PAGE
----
LONDON (Reuters) - Fidelity International, one of the biggest investors in British companies, has proposed making powerful remuneration committee heads more accountable to shareholders.
Such a move would ratchet up pressure on company boards to rein in excessive pay after rebellions at a number of firms’ shareholder meetings in recent years, including BP (BP.L) and WPP (WPP.L), and comes ahead of the bulk of this year’s votes.
Fidelity has recommended the chair of the committee which sets company directors’ pay be replaced if more than a quarter of shareholders oppose its plans.
The suggestion forms part of a response to a British government review of governance and executive pay, seen by Reuters on Thursday and earlier reported by Sky News, ahead of a deadline for responses to the consultation on Feb. 17.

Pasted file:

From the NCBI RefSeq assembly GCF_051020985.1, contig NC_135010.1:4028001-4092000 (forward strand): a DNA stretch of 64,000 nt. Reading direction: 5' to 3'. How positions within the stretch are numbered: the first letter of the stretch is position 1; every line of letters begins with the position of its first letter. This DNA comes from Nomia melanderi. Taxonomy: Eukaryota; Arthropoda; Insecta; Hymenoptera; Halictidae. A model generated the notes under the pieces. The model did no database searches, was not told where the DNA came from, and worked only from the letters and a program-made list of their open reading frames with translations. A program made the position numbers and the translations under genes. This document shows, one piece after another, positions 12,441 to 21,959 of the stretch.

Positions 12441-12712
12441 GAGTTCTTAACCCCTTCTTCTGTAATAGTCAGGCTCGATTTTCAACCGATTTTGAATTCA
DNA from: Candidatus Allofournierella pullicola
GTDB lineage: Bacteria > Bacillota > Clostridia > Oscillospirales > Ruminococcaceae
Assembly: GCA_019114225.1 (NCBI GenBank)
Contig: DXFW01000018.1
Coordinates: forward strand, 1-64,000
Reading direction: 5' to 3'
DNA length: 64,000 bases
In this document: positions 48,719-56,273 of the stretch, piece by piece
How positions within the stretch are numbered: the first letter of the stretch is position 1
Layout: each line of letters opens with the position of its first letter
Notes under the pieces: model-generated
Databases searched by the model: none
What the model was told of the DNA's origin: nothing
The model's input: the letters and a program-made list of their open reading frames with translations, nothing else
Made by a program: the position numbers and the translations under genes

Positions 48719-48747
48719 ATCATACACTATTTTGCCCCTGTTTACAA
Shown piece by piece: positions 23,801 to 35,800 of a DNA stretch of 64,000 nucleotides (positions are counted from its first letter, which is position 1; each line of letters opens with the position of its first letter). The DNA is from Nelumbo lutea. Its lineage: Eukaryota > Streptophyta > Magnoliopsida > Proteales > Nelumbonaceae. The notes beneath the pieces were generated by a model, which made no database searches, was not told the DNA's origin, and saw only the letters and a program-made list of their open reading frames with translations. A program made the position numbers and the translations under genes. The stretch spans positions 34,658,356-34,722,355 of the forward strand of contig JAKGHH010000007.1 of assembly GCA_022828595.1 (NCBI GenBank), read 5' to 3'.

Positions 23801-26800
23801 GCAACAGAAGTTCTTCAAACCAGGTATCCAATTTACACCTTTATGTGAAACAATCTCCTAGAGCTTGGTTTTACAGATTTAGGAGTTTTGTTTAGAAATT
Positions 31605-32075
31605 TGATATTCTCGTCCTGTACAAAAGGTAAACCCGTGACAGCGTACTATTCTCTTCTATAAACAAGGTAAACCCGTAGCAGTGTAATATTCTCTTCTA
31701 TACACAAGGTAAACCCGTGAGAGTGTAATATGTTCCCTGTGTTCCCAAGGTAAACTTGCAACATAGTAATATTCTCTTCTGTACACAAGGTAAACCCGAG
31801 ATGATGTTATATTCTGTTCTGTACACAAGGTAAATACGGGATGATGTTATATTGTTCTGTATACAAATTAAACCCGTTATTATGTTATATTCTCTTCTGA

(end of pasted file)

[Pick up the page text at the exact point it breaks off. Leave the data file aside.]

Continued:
Trelawny Williams, who heads up governance at Fidelity, said he supported keeping the annual vote on a company’s remuneration report as advisory only, but wanted investors to have a binding vote on a firm’s pay policy every year instead of every three.
If less than 75 percent of votes cast backed either the report or policy, the chairman “should step down from that role and be replaced by another director as we believe this will make individuals more accountable”, he wrote.
Fidelity holds shares in Britain’s FTSE 350 .FTLC companies worth more than $15 billion (£12 billion), Reuters data showed.
Reporting by Simon Jessop; Editing by Alexander Smith